95. 95
    js says:

    Kary L. Krismer @ 87, Erik @ 86, Kary L. Krismer @ 84, etc

    You guys are killing us. Who cares whether Ray made money during the crash or Kary bought at a bad time. Both of those people have a roof over there head, food on the table, and own their own cars. They are very well off by world standards.

    The Tim might be reluctant to post August stats because he is tired of the comments degrading into a bunch of immature idiots throwing poop at each other.

  96. 96

    RE: js @ 88 – I care in that Ray has used this site to promote himself and try to convince others to do questionable things (to say the least). Any time someone pops up and starts promoting that BS it should be swatted down.

    But apparently I haven’t done enough if you think Ray is “well off” by any standards.

  97. 97
    greg says:

    RE: Kary L. Krismer @ 82

    Fail Kary.

    You are repeatedly rude, unprofessional and often offer no rebuttal other than claiming people don’t know what they are talking about. As such you are somewhat of a TROLL.

    Furthermore if you seek examples just look at any random thread, there you will be crying , stamping your feet and declaring everyone who disagrees a fool. From time to time you try to moderate yourself but within a few posts you are back to your ways.

    now that I think about it you have some common characteristics with Mr Trump, neither of you seem to be able to control yourself when you feel the slightest slight.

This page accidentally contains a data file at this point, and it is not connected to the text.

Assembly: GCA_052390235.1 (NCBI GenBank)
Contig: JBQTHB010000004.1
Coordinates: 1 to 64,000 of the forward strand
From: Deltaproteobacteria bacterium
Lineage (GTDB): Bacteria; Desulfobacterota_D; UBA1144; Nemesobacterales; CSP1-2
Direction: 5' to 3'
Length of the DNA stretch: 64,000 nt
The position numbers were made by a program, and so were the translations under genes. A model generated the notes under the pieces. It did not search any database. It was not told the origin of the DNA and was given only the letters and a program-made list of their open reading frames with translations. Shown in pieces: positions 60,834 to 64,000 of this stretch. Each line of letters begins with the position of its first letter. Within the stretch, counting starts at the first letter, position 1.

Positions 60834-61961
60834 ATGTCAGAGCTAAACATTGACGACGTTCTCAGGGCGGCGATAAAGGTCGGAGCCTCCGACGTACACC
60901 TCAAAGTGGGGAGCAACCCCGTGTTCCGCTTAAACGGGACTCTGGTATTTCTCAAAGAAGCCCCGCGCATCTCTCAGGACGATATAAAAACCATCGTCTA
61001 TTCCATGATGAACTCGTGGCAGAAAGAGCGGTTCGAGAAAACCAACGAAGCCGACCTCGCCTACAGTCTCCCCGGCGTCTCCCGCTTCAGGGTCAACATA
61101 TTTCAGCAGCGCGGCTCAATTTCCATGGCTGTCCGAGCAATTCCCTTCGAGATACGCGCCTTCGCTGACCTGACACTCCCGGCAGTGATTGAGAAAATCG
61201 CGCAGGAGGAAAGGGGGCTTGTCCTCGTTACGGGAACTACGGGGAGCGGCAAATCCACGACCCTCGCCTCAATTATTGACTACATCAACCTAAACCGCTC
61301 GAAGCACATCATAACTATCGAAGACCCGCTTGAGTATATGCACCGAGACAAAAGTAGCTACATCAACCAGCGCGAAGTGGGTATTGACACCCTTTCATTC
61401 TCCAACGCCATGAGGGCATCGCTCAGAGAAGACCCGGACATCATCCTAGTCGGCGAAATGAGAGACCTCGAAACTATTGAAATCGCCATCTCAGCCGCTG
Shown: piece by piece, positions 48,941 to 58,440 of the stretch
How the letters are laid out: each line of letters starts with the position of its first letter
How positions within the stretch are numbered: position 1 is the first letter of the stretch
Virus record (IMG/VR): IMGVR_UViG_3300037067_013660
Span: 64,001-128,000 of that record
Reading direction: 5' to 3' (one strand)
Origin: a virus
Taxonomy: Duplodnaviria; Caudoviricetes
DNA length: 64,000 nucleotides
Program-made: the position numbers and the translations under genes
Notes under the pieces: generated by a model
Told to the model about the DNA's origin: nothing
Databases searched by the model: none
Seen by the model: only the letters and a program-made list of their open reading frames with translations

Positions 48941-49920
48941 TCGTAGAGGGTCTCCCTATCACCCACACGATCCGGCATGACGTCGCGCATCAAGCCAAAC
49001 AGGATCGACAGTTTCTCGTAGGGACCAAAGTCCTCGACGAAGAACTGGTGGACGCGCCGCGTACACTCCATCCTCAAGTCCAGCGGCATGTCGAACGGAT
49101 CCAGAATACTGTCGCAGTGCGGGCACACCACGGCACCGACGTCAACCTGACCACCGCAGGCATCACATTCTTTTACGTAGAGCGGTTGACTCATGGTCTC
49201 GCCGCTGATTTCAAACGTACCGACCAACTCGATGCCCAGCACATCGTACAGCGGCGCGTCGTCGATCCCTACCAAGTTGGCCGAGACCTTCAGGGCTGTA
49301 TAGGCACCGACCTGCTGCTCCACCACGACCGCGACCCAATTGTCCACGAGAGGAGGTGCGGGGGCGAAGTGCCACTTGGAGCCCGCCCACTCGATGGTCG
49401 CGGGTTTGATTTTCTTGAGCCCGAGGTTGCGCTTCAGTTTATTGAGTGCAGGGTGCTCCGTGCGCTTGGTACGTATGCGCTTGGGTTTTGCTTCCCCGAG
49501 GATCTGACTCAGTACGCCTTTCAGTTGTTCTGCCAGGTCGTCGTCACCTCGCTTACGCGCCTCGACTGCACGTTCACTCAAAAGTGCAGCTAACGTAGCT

98. 98
    pfft says:

    By sleepless @ 78:

    By Kary L. Krismer @ 47:

    RE: Blurtman @ 45 – Well first, there are going to be items that go up in price and down in price more than others. Cherry picking examples of higher prices only shows bias and not “inflation” and also shows that the author of that piece doesn’t know what inflation is…
    …Now there are problems with how the CPI numbers are calculated, but no matter what they do they won’t fit everyone’s situation…

    The BLS CPI/Inflation numbers are the most bogus stats you would come up with. Yes, the gubmint understates the inflation and debt and yes, it overstates GDP and employment numbers. Just like employment stats are complete BS (they count two part time jobs as two jobs, and don’t count people that don’t receive unemployment benefits). Here is http://www.shadowstats.com/alternate_data/inflation-charts as it was calculated in 1990. When troll talks about cherry picking, I guess, 90% don’t care. Yes, the food is up, yes the medical and car insurance is up, yes, the clothing prices are up, yes, the housing prices are up, the utility bills are up. I do agree, some items like gas has declined, but who cares, 90% of the items people care the most rise in prices on daily basis. Yes, the 4K TV is cheaper no, so, yes, here is your “cherry picking” goes. 1 items no one cares about goes down in price, 10 items everyone needs go up in price. And i don’t need the dumbing to “tell” me what the rate of the inflation is. I spend money on goods and services on daily basis, we keep monthly family budget, I know exactly what goes up and how much.